But, when the function ends the object should be collected by the GC =

 (there are no more references to it) and the GC will call the  =

 destructor, no? I don't understand it.

When the object goes out of scope, there are no more pointers to it, = correct. This only means however, that the next time the GC runs a = collection cycle (which might be right after you've exited the scope, bu= t = you can't know that), the object's destructor will be called. If you instead use void foo() { scope Obj o =3D new Obj(); } You are guaranteed that the moment the object goes out of scope, its = destructor will be called. -Simen
Feb 05 2008
prev sibling parent reply Michel Fortin <michel.fortin michelf.com> writes:
On 2008-02-05 18:26:50 -0500, Lars V <nospamplease nospam.com> said:

 But, when the function ends the object should be collected by the GC 
 (there are no more references to it) and the GC will call the 
 destructor, no? I don't understand it.

The garbage collector will generally destruct and deallocate the object when you ask for more memory, if there are no more reference to it (it doesn't scan memory for pointers each time a function returns). This could happen the next time you call new, or in a few more calls to new. Basically, when to dispose of the object is left to the discretion of the garbage collector which may optimize things in various ways you shouldn't have to care much about. If you need deterministic destruction for your object, either use scope or call the destructor yourself (using delete). -- Michel Fortin michel.fortin michelf.com http://michelf.com/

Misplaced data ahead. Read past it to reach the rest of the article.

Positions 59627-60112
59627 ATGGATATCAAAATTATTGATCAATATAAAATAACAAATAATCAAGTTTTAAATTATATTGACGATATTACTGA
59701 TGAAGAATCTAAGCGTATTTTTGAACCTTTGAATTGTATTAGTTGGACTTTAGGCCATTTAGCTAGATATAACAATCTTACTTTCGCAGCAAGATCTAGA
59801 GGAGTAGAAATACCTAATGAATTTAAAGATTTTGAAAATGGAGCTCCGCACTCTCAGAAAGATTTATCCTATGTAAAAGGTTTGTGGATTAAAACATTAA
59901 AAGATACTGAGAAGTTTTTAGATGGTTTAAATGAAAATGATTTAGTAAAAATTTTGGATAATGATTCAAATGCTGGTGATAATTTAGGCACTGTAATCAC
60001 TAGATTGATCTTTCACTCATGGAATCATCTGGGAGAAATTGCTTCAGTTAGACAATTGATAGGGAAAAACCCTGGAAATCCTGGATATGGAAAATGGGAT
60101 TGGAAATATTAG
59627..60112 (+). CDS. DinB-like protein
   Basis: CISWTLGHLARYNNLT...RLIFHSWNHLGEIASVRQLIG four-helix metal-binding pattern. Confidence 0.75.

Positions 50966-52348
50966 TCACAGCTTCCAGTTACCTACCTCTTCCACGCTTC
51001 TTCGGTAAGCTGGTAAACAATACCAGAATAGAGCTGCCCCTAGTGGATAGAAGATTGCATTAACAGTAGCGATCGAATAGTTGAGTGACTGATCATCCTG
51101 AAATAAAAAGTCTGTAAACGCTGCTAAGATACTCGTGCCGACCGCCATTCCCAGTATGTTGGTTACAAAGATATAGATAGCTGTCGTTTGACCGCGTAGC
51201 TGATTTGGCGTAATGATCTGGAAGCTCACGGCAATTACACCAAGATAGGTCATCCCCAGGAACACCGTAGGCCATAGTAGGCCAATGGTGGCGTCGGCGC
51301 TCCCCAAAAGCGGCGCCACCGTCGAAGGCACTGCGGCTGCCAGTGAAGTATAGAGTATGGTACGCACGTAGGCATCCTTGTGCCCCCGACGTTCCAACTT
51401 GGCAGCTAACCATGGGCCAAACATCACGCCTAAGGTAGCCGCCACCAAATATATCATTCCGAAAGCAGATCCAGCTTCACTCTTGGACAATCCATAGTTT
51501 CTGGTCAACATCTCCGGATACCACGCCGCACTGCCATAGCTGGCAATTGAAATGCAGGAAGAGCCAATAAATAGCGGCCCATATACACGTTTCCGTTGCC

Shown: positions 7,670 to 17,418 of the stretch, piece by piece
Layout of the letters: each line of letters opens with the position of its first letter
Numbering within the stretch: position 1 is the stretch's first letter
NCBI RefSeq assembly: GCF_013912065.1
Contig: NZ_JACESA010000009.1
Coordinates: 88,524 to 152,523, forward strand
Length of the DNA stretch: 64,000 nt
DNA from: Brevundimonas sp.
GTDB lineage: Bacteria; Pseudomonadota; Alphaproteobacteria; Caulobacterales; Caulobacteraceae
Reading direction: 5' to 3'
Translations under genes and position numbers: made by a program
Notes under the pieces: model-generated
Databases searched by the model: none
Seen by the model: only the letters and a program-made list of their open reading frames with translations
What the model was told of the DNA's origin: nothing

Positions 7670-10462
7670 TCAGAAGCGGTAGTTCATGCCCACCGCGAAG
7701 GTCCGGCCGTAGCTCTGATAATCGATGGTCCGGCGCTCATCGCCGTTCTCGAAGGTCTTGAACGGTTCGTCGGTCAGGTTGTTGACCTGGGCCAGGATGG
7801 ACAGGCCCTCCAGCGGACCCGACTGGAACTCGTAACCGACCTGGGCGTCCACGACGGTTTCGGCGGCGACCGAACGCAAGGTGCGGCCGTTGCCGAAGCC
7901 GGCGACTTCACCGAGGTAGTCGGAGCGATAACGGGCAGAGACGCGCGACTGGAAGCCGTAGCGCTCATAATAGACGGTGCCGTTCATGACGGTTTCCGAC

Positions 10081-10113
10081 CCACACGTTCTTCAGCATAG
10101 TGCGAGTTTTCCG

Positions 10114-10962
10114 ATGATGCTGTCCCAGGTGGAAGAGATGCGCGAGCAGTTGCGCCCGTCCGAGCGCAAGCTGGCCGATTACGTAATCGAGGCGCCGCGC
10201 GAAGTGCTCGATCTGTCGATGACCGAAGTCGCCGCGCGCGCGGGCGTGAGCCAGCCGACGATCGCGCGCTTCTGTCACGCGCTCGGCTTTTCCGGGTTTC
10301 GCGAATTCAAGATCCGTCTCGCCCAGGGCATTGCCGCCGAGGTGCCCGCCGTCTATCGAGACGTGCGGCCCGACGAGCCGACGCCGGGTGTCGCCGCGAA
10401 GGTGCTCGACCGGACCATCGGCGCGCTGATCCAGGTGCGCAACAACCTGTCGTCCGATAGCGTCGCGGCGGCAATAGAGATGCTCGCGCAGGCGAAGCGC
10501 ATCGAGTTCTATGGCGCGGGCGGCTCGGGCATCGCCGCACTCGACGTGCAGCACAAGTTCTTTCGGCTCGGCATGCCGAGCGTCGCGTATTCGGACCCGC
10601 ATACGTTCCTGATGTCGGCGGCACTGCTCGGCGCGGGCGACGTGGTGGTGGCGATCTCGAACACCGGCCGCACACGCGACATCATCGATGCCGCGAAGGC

Feb 05 2008
parent reply Lars V <nospamplease nospam.com> writes:
Michel Fortin Wrote:

 On 2008-02-05 18:26:50 -0500, Lars V <nospamplease nospam.com> said:
 
 But, when the function ends the object should be collected by the GC 
 (there are no more references to it) and the GC will call the 
 destructor, no? I don't understand it.

The garbage collector will generally destruct and deallocate the object when you ask for more memory, if there are no more reference to it (it doesn't scan memory for pointers each time a function returns). This could happen the next time you call new, or in a few more calls to new. Basically, when to dispose of the object is left to the discretion of the garbage collector which may optimize things in various ways you shouldn't have to care much about. If you need deterministic destruction for your object, either use scope or call the destructor yourself (using delete). -- Michel Fortin michel.fortin michelf.com http://michelf.com/

OK, thanks for all the replies. Only one more question; the deterministic destruction of the object -using scope or delete- will force the GC to collect it? or it'll only call the destructor?
Feb 05 2008
parent Michel Fortin <michel.fortin michelf.com> writes:
On 2008-02-05 20:00:38 -0500, Lars V <nospamplease nospam.com> said:

 Only one more question;
 the deterministic destruction of the object -using scope or delete- 
 will force the GC to collect it? or it'll only call the destructor?

It'll call the destructor and free the memory, but I wouldn't say it's the garbage collector that does it in this case. Note that when you use scope, the compiler may optimise things and allocate the object directly on the stack. In this case, the destructor is (implicitly) called but there is no memory that needs to be freed after the function call. -- Michel Fortin michel.fortin michelf.com http://michelf.com/
Feb 05 2008